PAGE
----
Logano has beaten Byron in both Bristol Dirt races. While Byron has more speed than Logano this season, dirt is an equalizer because the speed in the first seven races won’t translate over at all to this weekend.
Pick: Logano (+100 at DraftKings)
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Food City Dirt Race track analysis
This will be the third ever race on this track so there’s not much history or trends to witness here. The inaugural race was run during daytime conditions, while the second edition last year was held under the lights.
Last year’s race was vastly better than the year prior because of that change.
The 2021 race was being questioned from the get-go for even trying to race during the day. There’s a reason most dirt tracks across the country stage races at night.
That’s because of a combination of the moisture and ambient conditions and the dirt in the track. At night, there’s natural moisture in the air, which helps advance a better racing surface. It’s better to have a dirt race at night, rather than during the day, to help with track prep too.
Well, 250 laps around a dirt track during the day could cause this to become a one groove race track too. That’s exactly what happened for the inaugural year.
All that rain that fell in the eastern Tennessee mountains plus a day race created a mess. The track got so dry, it was hard to even see as it became a dusty one groove race track.
250 laps for 40 cars that weigh 3,400 pounds isn’t ideal for a makeshift dirt track. So, conditions have to be perfect and running during the day already starts off on the wrong footing.
Last year, the race was scheduled for a nighttime event. It greatly helped the show.It didn’t take in rubber, and created multiple lanes to pass on.
Rubber settling into a race track is a good thing for asphalt tracks, but not for dirt. With that many laps, if the track rubbers in as the race goes on, we may not be in store for a very good show. Nighttime helps with that.
The other factor is that there’s not any live pit stops. You can only pit during stage breaks. So, that will allow for some strategy calls. With the first two stages only being 75 laps in length, one would figure that you can go until the end of the second stage without having to pit for fuel. If you stay out, you stay up front and don’t lose spots to those who did pit. That in turn leads to the question, how important are tires going to be? Is it a benefit to pit for tires at the end of both stage breaks, or will you have some roll the dice and gamble on just staying out?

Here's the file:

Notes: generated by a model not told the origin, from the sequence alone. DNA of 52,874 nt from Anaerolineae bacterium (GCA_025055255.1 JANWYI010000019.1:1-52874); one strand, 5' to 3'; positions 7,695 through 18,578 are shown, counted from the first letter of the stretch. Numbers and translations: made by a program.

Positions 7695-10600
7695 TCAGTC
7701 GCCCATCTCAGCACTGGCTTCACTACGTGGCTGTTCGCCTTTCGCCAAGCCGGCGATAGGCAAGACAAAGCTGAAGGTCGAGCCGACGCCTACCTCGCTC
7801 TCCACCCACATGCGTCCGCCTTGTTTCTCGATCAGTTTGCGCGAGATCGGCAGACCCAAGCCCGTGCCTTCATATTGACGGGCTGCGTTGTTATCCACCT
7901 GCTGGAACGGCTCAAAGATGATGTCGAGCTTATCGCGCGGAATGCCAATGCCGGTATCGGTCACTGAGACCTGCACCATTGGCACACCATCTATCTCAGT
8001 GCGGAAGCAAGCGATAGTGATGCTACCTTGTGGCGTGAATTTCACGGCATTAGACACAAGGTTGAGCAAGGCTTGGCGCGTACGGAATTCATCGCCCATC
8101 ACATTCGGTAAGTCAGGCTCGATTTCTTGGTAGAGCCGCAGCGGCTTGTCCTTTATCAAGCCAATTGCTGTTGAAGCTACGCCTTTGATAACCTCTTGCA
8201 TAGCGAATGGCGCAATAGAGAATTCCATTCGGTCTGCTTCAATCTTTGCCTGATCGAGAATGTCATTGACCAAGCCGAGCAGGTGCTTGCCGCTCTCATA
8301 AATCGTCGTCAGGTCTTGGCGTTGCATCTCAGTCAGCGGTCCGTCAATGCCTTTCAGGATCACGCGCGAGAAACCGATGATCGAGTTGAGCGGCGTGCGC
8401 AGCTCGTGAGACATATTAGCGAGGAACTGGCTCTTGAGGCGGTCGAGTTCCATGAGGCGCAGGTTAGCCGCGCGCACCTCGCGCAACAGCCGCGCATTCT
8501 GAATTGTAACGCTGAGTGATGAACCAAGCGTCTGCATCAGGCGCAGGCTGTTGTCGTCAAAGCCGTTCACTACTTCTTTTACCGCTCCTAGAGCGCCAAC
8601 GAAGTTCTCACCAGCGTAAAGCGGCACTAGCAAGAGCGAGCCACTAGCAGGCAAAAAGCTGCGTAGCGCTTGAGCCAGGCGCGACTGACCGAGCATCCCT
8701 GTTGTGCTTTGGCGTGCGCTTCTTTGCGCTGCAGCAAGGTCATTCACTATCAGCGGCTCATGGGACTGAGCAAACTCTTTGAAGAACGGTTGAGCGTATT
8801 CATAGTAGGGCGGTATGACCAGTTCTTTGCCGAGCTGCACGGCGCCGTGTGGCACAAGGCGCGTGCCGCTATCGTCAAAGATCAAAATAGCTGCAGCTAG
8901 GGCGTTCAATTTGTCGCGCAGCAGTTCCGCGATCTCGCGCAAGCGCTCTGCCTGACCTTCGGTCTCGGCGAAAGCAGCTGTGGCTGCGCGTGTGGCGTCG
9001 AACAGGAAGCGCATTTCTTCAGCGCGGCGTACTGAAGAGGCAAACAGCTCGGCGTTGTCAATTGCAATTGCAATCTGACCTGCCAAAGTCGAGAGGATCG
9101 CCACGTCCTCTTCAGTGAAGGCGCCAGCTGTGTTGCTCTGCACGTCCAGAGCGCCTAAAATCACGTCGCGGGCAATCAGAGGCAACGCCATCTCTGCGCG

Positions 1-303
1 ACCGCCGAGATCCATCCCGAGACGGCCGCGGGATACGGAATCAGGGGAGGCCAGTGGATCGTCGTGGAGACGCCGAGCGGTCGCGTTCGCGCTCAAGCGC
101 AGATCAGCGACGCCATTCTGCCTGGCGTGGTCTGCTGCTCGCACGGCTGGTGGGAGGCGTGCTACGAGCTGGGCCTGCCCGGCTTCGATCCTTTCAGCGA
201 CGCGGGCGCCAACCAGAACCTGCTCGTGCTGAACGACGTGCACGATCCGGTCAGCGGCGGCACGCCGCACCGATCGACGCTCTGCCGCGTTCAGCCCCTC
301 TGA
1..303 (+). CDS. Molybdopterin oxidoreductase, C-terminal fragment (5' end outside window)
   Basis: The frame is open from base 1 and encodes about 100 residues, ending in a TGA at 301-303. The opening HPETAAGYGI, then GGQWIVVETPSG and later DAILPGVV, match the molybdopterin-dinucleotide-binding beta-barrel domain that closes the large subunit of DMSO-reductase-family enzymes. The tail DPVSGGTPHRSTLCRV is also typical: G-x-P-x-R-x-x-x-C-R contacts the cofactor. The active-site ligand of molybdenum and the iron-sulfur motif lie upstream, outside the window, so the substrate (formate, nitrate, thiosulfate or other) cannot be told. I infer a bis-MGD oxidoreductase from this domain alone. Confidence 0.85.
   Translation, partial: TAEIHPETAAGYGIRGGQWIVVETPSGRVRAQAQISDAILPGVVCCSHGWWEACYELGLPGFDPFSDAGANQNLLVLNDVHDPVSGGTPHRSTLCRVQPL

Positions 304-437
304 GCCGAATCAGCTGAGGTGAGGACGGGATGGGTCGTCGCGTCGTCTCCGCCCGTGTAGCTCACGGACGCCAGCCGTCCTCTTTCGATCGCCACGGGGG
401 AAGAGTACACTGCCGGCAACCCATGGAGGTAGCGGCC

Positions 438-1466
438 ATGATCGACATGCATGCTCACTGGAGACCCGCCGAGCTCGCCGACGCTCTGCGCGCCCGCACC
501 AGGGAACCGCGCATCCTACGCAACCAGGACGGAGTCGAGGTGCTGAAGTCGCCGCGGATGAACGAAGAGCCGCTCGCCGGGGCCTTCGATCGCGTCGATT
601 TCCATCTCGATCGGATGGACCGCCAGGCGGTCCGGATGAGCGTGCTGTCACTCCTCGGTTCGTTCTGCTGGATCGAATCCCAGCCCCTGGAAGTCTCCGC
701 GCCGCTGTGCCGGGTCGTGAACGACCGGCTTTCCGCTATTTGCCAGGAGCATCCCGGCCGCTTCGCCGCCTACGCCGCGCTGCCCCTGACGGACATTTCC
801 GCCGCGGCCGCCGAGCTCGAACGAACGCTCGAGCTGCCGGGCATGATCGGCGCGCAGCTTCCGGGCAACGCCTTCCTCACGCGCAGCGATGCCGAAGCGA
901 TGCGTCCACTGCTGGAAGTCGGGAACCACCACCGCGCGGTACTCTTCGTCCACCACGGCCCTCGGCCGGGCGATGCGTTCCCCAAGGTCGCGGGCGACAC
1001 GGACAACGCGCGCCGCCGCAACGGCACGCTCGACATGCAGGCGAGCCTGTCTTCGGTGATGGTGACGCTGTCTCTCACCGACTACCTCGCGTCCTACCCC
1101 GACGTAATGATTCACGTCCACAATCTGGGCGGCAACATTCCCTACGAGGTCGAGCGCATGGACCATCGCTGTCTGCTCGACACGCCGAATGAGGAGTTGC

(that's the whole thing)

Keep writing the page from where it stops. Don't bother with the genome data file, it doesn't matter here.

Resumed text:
If tires aren’t a factor, then you may see two separate strategy calls. How many pit at the end of the first stage and know that they can go the final 175 laps until the end without needing to stop? That means you just pit once all day and not again?
The flip side of that is, how many stay out after the first stage and use the stage break for Stage 2 (Lap 150) to pit for their first and only time?
That’s two varying strategies that you know some may use.
All this could be the reason as to why a 30-1 driver on the inaugural race and a 16-1 driver won last year.
The top six finishers of the 2021 race had odds entering the race of 30-1 (Logano), 14-1 (Stenhouse Jr.), 25-1 (Hamlin), 100-1 (Suarez), 50-1 (Newman) and 66-1 (Byron). Martin Truex Jr. (25-1) led the most laps.
Last year, it was 18-1 Busch followed by Reddick (14-1), Logano (8-1), Larson (6-1) and Blaney (16-1).
So, how much does dirt experience truly play?
Food City Dirt Race trends
- Starting position hasn’t mattered here. The winners started 10th and 11th, respectively. In fact, the inaugural race saw 11 of the Top 14 finishers each start outside the Top 10 that day.
- In both races, the pole winner failed to lead a single lap. Kyle Larson finished 29th from the pole in 2021, and Cole Custer 13th a year ago.
- Also, in both races, the second place starter has just one total lap led too. Denny Hamlin led just a single lap in 2021. Christopher Bell failed to lead a lap last year and finished seventh.
- Both winners did score stage points in both stages of their respective race.
- Stage 1 finish: 6th (2021), 5th (2022)
- Stage 2 finish: 1st (2021), 5th (2022)